March 22, 2014

Turkish Twitter users work to circumvent the government’s ban

Filed under: Europe, Government, Media — Tags: , , , — Nicholas Russon @ 10:00

In the Guardian, Constanze Letsch reports from Istanbul as users of Twitter actively flout the government’s peevish ban of the online service:

Turkish users of Twitter, including the country’s president, have flouted a block on the social media platform by using text messaging services or disguising the location of their computers to continue posting messages on the site.

In what many Twitter users in Turkey called a “digital coup”, Telecom regulators enforced four court orders to restrict access to Twitter on Thursday night, just hours after the prime minister, Recep Tayyip Erdogan, vowed to “eradicate” the microblogging platform in an election speech.

The disruption followed previous government threats to clamp down on the social media and caused widespread outrage inside and outside Turkey. In a first reaction to the ban, Neelie Kroes, vice-president of the European commission, tweeted: “The Twitter ban in #Turkey is groundless, pointless, cowardly. Turkish people and intl community will see this as censorship. It is.”

Štefan Füle, EU commissioner for Enlargement and European Neighbourhood Policy, said in a statement: “The ban on the social platform Twitter.com in Turkey raises grave concerns and casts doubt on Turkey’s stated commitment to European values and standards.”

The hashtag #TwitterisblockedinTurkey quickly rose to the top trending term globally. According to social media agency We Are Social the number of tweets sent from Turkey went up 138% following the ban.

January 11, 2014

Do you tweet a lot? You might just be a narcissist

Filed under: Media — Tags: , , , — Nicholas Russon @ 11:11

I’m not sure this even rises to the level of “bleeding obvious”, but Tom Jacobs connects the dots to make the point that narcissists on Twitter send frequent tweets:

Spotting a narcissist can be tricky, but newly published research suggests a tell-tale marker: Note how often he or she tweets.

“Narcissism does appear to be a primary driver for the desire for (Twitter) followers, which in turn drives tweets,” writes a research team led by Shaun Davenport of High Point University.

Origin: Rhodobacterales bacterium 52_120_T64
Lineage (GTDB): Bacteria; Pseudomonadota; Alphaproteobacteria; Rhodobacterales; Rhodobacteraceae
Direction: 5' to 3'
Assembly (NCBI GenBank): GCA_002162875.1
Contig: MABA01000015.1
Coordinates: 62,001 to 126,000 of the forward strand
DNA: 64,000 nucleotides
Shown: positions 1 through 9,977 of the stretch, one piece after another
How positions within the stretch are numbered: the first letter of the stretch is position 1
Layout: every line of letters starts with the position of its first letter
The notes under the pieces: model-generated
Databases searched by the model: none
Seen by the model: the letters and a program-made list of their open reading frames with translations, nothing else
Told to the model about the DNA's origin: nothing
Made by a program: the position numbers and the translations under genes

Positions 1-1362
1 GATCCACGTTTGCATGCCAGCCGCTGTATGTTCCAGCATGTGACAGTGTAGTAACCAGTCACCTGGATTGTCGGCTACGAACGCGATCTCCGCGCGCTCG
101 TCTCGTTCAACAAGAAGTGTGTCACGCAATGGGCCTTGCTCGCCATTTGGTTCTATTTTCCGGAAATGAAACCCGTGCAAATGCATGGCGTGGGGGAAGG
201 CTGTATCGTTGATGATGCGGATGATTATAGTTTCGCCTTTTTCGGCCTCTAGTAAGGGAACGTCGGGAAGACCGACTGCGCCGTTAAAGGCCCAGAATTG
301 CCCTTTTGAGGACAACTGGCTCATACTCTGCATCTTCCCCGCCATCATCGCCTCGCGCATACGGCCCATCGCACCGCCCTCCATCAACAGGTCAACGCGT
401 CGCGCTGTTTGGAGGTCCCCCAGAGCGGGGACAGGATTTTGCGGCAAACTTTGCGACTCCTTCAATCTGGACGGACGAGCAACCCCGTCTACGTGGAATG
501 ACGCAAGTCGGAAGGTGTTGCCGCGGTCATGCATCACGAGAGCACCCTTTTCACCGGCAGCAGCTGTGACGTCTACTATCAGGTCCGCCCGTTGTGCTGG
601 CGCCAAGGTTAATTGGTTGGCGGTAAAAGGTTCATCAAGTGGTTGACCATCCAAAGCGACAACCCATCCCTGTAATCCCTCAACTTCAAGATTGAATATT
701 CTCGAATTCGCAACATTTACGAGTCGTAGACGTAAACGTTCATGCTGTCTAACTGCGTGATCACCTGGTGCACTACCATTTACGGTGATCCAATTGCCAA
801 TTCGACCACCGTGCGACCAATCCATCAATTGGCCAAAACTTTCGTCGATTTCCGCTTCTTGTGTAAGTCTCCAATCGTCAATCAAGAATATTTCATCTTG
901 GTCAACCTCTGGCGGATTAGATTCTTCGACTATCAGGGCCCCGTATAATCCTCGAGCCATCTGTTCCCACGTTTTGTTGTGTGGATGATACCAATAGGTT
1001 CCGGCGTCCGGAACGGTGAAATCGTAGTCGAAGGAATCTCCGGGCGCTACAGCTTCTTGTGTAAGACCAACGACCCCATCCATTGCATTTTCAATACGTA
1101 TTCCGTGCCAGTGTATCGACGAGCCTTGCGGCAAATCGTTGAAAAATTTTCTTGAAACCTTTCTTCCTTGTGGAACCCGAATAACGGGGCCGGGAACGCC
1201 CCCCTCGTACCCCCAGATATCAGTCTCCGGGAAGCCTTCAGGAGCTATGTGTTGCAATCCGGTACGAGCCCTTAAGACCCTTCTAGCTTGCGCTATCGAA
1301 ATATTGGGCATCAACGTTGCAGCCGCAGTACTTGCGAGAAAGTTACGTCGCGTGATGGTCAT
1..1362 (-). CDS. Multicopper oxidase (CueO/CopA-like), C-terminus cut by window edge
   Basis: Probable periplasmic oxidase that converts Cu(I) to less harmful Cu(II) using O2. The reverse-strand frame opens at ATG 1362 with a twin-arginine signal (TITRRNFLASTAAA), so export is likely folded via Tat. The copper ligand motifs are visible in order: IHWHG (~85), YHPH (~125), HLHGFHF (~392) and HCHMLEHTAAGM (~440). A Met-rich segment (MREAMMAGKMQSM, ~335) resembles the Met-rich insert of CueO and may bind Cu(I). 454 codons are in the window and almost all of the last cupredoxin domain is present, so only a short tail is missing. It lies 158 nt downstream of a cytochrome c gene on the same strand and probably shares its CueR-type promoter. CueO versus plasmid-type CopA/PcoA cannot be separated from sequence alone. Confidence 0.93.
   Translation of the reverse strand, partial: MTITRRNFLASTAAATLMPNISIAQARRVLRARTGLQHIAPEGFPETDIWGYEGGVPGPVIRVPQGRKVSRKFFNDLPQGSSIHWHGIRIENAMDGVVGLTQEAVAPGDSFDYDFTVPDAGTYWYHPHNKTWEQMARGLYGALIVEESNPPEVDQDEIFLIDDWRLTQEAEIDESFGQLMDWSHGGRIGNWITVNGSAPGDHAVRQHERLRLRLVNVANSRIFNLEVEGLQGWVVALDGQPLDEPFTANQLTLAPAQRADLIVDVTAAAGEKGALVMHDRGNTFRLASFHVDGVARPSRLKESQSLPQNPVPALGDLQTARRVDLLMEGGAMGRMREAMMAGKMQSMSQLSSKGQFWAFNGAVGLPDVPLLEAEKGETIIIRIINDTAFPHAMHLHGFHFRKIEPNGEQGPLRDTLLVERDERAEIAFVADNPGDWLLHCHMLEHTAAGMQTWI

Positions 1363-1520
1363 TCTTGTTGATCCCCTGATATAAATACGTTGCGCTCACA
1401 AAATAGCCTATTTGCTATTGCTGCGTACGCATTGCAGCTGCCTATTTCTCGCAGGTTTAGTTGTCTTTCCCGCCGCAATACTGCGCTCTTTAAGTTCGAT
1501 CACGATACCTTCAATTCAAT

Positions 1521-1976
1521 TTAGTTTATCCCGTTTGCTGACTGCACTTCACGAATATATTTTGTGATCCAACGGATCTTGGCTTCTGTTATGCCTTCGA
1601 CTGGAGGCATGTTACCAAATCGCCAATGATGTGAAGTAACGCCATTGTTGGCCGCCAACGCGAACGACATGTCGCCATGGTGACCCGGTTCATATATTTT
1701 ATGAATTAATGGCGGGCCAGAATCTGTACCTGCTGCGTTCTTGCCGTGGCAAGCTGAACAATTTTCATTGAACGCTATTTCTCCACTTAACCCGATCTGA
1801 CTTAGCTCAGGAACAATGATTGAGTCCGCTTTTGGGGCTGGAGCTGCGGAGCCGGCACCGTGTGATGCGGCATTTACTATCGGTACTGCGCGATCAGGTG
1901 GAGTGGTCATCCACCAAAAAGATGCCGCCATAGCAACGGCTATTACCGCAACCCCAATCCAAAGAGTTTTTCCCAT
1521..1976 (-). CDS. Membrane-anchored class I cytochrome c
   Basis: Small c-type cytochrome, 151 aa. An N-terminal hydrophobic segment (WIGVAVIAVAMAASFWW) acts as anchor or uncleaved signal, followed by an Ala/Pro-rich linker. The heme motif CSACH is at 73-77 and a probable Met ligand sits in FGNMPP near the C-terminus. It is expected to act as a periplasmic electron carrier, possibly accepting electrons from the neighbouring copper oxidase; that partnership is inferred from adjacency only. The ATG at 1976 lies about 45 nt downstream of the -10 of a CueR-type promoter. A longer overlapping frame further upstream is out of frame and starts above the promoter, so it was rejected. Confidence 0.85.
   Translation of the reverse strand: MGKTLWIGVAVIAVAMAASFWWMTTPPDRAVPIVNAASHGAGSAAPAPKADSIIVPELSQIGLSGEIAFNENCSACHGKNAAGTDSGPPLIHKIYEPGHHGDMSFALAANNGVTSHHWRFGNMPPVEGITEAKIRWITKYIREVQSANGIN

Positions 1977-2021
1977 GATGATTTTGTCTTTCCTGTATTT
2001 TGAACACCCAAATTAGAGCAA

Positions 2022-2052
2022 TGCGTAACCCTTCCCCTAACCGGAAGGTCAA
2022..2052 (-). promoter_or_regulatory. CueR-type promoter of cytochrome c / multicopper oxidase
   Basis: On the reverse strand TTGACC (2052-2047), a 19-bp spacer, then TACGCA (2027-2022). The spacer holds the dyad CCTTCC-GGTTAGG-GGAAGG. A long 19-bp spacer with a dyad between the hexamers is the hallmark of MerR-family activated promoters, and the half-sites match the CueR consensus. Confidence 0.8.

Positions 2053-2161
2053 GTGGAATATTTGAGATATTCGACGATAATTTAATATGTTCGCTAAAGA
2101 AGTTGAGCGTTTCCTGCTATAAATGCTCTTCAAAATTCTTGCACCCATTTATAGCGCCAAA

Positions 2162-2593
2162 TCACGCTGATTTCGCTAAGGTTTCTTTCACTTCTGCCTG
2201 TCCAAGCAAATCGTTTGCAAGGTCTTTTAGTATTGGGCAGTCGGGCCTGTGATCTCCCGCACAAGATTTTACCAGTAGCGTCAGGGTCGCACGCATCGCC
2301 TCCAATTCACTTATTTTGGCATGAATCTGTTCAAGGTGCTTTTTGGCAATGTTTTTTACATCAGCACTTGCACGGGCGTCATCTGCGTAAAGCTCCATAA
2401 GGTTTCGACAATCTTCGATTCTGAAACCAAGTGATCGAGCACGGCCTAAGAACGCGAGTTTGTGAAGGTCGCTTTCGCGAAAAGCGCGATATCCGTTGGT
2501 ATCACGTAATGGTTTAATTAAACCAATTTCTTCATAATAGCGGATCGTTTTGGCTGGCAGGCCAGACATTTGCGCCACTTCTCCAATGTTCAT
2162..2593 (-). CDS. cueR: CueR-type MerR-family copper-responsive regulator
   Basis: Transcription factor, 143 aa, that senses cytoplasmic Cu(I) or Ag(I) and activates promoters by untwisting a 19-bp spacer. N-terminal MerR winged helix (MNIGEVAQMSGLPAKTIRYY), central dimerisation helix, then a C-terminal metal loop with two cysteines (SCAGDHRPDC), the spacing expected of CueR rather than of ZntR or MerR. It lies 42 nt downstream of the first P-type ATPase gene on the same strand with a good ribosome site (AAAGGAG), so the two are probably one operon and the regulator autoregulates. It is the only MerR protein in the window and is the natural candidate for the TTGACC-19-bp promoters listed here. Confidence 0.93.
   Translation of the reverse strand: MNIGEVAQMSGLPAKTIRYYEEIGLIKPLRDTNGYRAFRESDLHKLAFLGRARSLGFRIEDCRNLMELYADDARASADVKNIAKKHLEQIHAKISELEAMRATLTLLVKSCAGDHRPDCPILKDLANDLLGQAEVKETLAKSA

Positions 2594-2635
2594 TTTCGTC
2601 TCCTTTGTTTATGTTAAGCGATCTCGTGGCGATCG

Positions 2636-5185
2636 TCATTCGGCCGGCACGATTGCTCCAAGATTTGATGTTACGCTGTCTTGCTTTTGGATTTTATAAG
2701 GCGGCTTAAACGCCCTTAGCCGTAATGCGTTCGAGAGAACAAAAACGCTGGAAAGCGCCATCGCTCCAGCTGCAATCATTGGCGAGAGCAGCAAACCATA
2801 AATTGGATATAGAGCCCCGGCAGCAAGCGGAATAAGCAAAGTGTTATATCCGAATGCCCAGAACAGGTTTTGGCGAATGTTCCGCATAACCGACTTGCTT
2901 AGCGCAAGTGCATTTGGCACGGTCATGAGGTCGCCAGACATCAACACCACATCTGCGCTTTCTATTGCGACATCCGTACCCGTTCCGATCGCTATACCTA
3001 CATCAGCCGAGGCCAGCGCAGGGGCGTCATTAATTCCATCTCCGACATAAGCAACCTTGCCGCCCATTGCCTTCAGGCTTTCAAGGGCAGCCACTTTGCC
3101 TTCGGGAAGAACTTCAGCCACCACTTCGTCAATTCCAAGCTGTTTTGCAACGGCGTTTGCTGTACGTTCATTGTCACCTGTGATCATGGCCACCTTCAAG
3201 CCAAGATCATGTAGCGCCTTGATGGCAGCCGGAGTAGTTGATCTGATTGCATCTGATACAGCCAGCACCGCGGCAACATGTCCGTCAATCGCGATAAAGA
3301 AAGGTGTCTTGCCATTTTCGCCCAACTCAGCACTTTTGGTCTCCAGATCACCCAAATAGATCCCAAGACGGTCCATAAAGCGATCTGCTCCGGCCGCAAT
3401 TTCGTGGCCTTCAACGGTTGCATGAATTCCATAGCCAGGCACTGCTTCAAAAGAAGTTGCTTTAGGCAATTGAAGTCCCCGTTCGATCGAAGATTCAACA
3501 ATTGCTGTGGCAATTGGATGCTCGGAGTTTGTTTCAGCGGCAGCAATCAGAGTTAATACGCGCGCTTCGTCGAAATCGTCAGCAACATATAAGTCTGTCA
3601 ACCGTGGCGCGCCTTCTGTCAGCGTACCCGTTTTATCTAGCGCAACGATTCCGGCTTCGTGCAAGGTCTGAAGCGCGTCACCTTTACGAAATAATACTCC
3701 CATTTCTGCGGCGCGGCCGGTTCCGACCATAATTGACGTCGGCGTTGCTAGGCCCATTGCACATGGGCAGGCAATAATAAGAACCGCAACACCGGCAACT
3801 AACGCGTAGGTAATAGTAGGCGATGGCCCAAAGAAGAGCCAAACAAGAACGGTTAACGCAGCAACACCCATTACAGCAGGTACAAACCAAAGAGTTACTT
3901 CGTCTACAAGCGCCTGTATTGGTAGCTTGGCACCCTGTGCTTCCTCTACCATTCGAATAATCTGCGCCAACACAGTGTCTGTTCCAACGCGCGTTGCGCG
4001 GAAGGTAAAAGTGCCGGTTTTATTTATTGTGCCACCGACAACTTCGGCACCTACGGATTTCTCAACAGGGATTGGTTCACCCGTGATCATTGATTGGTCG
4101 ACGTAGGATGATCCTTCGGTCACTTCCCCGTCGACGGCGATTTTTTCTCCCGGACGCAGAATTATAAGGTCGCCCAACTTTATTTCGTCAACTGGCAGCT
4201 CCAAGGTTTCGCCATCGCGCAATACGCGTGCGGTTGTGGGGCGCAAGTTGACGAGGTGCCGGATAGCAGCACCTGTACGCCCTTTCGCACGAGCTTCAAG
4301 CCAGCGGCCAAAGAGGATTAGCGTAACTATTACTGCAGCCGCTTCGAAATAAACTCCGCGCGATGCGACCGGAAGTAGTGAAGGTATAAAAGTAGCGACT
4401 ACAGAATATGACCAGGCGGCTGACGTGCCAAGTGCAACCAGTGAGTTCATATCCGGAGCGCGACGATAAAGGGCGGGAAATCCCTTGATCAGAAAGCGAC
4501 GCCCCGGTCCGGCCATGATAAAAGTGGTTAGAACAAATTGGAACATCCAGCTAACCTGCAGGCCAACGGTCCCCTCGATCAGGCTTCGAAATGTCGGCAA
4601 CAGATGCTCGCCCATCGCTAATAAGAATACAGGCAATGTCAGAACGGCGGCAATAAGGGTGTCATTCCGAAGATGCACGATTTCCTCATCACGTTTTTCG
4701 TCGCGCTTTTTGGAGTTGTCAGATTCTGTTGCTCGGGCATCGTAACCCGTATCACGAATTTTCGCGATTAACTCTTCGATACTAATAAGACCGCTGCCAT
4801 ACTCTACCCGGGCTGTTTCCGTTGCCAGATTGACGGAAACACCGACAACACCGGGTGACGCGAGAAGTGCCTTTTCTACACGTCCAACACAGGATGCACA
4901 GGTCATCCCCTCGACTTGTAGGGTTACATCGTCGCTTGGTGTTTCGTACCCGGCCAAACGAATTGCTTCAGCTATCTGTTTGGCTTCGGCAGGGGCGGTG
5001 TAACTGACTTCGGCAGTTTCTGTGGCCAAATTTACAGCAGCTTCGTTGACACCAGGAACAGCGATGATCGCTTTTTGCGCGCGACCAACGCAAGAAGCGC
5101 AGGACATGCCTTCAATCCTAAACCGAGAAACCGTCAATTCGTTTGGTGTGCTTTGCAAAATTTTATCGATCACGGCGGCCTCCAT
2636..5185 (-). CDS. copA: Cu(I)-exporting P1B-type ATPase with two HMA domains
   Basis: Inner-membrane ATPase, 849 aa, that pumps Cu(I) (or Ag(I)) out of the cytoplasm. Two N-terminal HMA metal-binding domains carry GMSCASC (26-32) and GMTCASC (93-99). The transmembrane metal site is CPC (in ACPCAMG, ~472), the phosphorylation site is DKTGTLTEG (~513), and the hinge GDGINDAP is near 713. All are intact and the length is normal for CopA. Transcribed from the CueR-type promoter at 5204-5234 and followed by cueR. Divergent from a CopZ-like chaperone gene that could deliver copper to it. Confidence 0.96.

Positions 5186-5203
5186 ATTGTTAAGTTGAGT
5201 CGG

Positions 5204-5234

It reports in the journal Computers in Human Behavior that study participants with narcissistic tendencies tended to tweet more often than others, as well as to post more Facebook status updates.

Comparing the two social media platforms, the researchers found a generational divide, noting that “narcissistic college students prefer to post content on Twitter, while narcissistic adults prefer to post content on Facebook.”

This appears to reflect a difference in Facebook usage between millennials and members of earlier generations, with millennials’ posting of status updates being more routine and less likely to reflect narcissistic motives.

H/T to David Warren, who makes the obvious point:

December 4, 2013

The essential unseriousness of the Chong parliamentary reform debate

Filed under: Cancon, Humour, Politics — Tags: , — Nicholas Russon @ 17:04

October 5, 2013

The future of post-IPO Twitter from the user perspective

Filed under: Business, Technology — Tags: , , — Nicholas Russon @ 08:40

In Maclean’s, Jesse Brown looks at the ominous signs of change for Twitter’s users in a post-IPO world:

As a private company, Twitter prioritized the user’s experience. I would go so far to say that providing an excellent user experience was the whole point of Twitter’s existence.

I didn’t get Twitter, at first. It seemed like just a stripped-down, feature-limited version of Facebook’s News Feed. Of course, that was the whole idea. By constraining users to 140 characters of text and a few buttons for sharing, “favoriting” or replying, and by eliminating the concept of mutually accepted friendship as a requirement for network growth, Twitter provided a simple, lightweight, super-charged information machine. The initial absence of pictures and video helped it move lightly across the slower phones of the time, and the arbitrary, spartan limitation on tweet length was a stroke of brilliance, forcing brevity upon its users to prevent blabbermouths and spammers from clogging up everybody’s feeds.